Coleoptera Click to enlarge image
Beetles including weevils (Order Coleoptera) Image: Andrew Howells
© Australian Museum

What do beetles look like?


  • 0.4 mm - 80 mm in length.


  • Greatly variable in shape.
  • Pronotum (segment behind head) usually large.
  • Generally appears hard.


  • Form and length highly variable.


  • Variable ranging from so large that they meet in the middle to no eyes at all.
  • For most species are large and well separated.


  • For chewing or munching.
  • Held in front at rest.
  • Some very small beetles have mouthparts forming a sucking tube, while weevils have mouthparts on the end of a nose.


  • One or two pairs if present, though most have two pairs.
  • Forewings (elytra) hardened and rigid, cloudy and with no visible veins.
  • Hindwings are membranous and clear.
  • At rest, forewings are held flat over body, meeting at midline.
  • Hindwings are usually folded and hidden.
  • The wings generally cover the abdomen but some species of beetle have shortened wings.
  • Some flightless species have the forewings fused together so it does not appear that there are any wings at all.


  • Six legs.
  • Highly variable depending on the lifestyle of the beetle, for example some beetles have strong slender legs for running, while others such as dung beetles have spade-like legs for digging.

Abdomen tip:

  • Cerci (tails) absent.

Where are beetles found?

  • Practically anywhere including marine environments.
  • In houses amongst foodstuffs, furnishings and wooden objects.

Beetle behaviour

  • They are solitary or rarely form groups. They maybe found in groups on localised food sources or when mating.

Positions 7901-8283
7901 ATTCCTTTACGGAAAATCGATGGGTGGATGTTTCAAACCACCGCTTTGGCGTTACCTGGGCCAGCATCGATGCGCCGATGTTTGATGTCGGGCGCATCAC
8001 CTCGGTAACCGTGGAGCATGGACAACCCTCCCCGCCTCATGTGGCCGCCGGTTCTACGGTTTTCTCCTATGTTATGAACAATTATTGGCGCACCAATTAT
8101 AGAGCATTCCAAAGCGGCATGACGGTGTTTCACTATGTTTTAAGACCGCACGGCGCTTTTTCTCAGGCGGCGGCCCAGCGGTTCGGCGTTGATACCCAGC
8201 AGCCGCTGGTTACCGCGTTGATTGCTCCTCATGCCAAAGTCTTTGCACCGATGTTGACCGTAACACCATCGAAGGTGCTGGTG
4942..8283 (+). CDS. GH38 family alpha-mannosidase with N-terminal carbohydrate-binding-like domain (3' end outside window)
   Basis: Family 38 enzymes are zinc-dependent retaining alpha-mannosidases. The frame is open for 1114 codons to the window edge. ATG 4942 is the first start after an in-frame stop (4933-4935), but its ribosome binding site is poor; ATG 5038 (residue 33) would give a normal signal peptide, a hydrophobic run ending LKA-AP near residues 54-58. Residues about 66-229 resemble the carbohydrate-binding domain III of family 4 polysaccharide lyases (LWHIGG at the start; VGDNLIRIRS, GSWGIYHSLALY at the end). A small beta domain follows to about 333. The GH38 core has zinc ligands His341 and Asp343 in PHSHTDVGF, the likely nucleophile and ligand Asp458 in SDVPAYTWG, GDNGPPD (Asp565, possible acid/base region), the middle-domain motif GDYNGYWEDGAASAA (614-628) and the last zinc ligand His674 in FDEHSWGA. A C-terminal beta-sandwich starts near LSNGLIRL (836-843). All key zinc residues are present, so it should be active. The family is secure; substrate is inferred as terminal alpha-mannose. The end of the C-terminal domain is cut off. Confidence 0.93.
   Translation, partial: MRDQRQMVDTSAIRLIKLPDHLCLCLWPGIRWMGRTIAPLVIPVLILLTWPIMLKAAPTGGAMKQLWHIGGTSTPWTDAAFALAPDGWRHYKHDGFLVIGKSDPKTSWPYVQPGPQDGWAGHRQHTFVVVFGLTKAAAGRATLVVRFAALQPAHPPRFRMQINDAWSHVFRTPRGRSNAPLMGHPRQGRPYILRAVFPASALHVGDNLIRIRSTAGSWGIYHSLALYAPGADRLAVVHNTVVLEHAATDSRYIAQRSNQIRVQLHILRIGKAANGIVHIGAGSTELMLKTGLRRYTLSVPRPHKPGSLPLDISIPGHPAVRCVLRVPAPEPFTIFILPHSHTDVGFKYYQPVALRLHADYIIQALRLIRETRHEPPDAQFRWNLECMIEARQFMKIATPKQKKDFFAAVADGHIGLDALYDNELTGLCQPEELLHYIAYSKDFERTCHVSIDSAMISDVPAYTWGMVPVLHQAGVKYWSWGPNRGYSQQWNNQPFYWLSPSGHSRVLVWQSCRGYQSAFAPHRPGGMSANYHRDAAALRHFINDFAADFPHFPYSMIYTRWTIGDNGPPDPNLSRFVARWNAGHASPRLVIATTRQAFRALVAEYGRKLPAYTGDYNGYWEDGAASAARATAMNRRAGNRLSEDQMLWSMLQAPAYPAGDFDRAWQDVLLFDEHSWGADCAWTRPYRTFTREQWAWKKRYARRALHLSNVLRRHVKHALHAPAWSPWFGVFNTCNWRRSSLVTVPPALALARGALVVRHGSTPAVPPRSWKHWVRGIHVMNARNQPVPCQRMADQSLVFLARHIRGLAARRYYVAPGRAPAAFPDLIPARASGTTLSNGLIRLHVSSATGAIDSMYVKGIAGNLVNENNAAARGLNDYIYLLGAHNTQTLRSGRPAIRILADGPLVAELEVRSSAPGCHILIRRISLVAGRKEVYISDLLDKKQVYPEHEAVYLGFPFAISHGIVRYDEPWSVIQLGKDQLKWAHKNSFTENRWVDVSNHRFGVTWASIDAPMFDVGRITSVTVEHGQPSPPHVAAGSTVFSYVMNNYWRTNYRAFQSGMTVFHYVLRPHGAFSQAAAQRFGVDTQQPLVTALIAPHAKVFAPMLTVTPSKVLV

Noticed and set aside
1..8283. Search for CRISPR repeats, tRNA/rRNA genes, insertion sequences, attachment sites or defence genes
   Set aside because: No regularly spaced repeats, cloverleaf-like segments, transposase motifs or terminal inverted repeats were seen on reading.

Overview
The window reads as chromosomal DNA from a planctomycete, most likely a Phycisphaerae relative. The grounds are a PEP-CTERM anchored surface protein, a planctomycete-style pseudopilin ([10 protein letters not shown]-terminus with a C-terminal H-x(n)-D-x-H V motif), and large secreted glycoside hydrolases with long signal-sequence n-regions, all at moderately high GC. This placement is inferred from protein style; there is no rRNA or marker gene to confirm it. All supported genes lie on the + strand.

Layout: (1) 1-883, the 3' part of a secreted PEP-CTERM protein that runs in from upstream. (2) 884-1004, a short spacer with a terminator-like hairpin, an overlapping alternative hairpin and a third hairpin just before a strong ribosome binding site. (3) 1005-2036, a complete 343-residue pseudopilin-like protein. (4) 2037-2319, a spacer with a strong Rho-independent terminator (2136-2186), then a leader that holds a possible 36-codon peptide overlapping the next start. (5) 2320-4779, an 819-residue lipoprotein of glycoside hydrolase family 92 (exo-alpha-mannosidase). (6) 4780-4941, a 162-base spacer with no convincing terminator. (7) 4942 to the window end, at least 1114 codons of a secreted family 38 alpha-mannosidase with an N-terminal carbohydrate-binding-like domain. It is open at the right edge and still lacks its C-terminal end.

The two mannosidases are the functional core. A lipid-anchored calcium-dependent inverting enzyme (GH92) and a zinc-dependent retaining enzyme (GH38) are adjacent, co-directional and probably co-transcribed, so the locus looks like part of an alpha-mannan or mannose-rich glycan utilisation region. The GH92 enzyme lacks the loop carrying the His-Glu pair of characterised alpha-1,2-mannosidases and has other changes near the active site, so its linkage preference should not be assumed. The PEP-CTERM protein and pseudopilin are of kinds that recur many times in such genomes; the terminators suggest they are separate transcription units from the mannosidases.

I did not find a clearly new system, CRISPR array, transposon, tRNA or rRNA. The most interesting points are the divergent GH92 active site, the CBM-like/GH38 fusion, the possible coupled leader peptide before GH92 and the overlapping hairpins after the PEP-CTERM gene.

• A few beetles are external or internal parasites of other insects while some such as rove beetles are parasitoids.
  • When disturbed they might remain still, run, fly, clamp down on surfaces, drop to ground, burrow, jump, make noise or spray chemicals.
  • Beetle forewings are not used for flight - so they may be held in place, upright or out to the sides.
  • They are strong fliers capable of covering long distances.
  • Their feeding habits are very diverse.
  • Many are experts at camouflage. Some have colours, patterns, structures or behavioural traits that allow them to blend in with their surroundings.
  • Some look and behave like other insects such as ants, wasps and termites.
  • They are active during the day or night.

What insects look similar to beetles?

  • Cockroaches are often confused with beetles. They can be distinguished from beetles as their forewings overlap rather than meet. If the wings are absent, then cockroaches can be distinguished by the presence of cerci and a pronotum (segment behind head) that overhangs the body and the head.
  • Some groups of True bugs look very much like beetles. All true bugs can be distinguished by their mouthparts, which are tube-like for sucking. Otherwise true bugs can be separated from beetles by their forewings, which tend to overlap and are partially see-through.
  • Earwigs can be confused with rove beetles (family Staphylinidae). Rove beetles have small cloudy forewings with clear membranous hindwings folded underneath, similar to earwigs. But they lack the fully developed abdominal forceps as seen in earwigs.
  • Flies can be confused with wood-boring beetles (family Lymexylidae). The forewings of these wood-boring beetles are sometimes reduced to tiny pads and the hindwings are fully exposed which gives them the appearance of having only one pair of wings. Flies have a reduced hindwing and a fully functional forewing.